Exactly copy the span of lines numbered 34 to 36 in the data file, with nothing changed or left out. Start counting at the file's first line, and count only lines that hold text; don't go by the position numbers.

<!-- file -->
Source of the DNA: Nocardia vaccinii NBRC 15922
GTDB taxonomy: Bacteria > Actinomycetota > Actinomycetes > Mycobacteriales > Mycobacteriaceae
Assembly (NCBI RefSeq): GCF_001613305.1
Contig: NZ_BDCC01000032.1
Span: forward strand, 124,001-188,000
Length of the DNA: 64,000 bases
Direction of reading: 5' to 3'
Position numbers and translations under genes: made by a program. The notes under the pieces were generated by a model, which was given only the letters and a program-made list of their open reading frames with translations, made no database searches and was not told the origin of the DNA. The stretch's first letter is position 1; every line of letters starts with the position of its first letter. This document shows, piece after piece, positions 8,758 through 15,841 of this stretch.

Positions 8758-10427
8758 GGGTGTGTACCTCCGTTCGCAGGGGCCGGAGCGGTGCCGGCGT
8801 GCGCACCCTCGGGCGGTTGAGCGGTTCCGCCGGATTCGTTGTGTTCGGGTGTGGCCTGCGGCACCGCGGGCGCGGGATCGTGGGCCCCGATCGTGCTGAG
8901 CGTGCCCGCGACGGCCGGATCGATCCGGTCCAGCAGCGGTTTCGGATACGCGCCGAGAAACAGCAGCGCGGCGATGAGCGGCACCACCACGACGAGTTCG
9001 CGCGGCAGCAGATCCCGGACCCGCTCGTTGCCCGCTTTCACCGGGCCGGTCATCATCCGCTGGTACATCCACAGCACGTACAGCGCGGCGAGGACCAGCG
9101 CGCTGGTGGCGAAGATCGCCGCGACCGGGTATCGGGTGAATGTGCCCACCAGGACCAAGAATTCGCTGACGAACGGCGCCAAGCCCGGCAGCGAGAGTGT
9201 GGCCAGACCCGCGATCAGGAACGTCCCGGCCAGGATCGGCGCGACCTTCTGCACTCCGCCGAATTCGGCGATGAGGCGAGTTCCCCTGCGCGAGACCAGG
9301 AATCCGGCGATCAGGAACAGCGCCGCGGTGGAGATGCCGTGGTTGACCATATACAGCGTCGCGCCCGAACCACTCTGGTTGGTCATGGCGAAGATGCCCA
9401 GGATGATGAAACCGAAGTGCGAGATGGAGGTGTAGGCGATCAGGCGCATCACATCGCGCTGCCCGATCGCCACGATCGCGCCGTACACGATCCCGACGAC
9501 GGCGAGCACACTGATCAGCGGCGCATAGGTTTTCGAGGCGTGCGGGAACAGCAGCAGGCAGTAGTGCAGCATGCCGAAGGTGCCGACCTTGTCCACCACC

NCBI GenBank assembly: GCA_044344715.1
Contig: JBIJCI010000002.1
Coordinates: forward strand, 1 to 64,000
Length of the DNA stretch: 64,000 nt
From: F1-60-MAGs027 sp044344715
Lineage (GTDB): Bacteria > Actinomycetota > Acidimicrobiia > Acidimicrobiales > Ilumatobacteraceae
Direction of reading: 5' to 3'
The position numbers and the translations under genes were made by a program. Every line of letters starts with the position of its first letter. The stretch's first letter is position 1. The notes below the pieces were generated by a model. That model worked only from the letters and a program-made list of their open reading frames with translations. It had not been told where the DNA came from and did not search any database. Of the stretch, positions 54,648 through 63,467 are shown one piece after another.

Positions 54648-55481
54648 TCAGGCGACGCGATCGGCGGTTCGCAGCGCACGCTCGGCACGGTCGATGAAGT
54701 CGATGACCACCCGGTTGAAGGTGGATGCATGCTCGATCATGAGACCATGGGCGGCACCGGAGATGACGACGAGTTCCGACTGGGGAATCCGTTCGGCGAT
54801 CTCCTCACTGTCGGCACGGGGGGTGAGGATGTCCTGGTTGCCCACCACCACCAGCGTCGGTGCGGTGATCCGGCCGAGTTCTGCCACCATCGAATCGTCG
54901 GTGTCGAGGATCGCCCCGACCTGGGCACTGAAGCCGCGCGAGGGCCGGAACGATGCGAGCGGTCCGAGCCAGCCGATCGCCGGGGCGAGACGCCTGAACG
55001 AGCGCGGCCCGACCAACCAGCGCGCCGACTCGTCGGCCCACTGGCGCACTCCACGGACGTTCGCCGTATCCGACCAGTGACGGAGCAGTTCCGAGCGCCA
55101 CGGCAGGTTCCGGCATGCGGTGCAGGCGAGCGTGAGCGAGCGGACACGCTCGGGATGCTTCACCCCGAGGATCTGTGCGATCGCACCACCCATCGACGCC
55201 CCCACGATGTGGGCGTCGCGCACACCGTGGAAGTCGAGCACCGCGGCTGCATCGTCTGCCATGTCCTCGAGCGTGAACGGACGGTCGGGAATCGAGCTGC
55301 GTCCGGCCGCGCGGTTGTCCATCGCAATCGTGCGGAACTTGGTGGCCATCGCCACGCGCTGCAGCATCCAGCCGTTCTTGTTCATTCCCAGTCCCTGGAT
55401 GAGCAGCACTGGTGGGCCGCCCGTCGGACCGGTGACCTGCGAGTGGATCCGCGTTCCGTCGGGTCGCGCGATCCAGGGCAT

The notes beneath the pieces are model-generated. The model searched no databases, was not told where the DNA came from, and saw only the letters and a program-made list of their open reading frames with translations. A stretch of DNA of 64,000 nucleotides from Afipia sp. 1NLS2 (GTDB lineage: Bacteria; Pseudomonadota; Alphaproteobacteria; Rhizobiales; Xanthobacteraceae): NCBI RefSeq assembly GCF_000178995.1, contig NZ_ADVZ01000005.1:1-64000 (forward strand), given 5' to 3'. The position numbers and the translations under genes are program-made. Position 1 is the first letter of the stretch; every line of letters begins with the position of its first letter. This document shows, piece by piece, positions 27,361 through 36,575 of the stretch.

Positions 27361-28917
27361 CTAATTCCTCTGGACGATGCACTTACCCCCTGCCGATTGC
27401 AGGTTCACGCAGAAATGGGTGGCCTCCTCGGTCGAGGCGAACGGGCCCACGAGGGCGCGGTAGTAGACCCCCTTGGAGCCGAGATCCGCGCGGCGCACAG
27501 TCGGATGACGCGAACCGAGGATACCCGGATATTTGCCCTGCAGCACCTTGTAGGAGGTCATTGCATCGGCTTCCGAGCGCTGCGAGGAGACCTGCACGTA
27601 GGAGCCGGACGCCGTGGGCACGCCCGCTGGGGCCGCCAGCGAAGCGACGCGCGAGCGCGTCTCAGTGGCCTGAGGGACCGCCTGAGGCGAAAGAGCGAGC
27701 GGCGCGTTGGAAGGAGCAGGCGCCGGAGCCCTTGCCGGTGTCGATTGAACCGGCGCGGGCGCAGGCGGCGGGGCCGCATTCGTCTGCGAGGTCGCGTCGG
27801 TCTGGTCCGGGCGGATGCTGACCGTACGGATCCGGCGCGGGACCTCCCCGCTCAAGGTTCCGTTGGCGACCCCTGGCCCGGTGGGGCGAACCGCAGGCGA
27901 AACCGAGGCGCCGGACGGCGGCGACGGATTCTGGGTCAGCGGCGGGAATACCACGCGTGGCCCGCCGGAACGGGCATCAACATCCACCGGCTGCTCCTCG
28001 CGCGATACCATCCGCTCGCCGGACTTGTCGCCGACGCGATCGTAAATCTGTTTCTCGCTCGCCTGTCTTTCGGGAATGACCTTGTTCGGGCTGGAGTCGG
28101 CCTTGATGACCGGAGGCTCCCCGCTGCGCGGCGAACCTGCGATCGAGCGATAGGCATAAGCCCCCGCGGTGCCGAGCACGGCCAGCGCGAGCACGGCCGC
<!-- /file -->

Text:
55201 CCCACGATGTGGGCGTCGCGCACACCGTGGAAGTCGAGCACCGCGGCTGCATCGTCTGCCATGTCCTCGAGCGTGAACGGACGGTCGGGAATCGAGCTGC
55301 GTCCGGCCGCGCGGTTGTCCATCGCAATCGTGCGGAACTTGGTGGCCATCGCCACGCGCTGCAGCATCCAGCCGTTCTTGTTCATTCCCAGTCCCTGGAT
55401 GAGCAGCACTGGTGGGCCGCCCGTCGGACCGGTGACCTGCGAGTGGATCCGCGTTCCGTCGGGTCGCGCGATCCAGGGCAT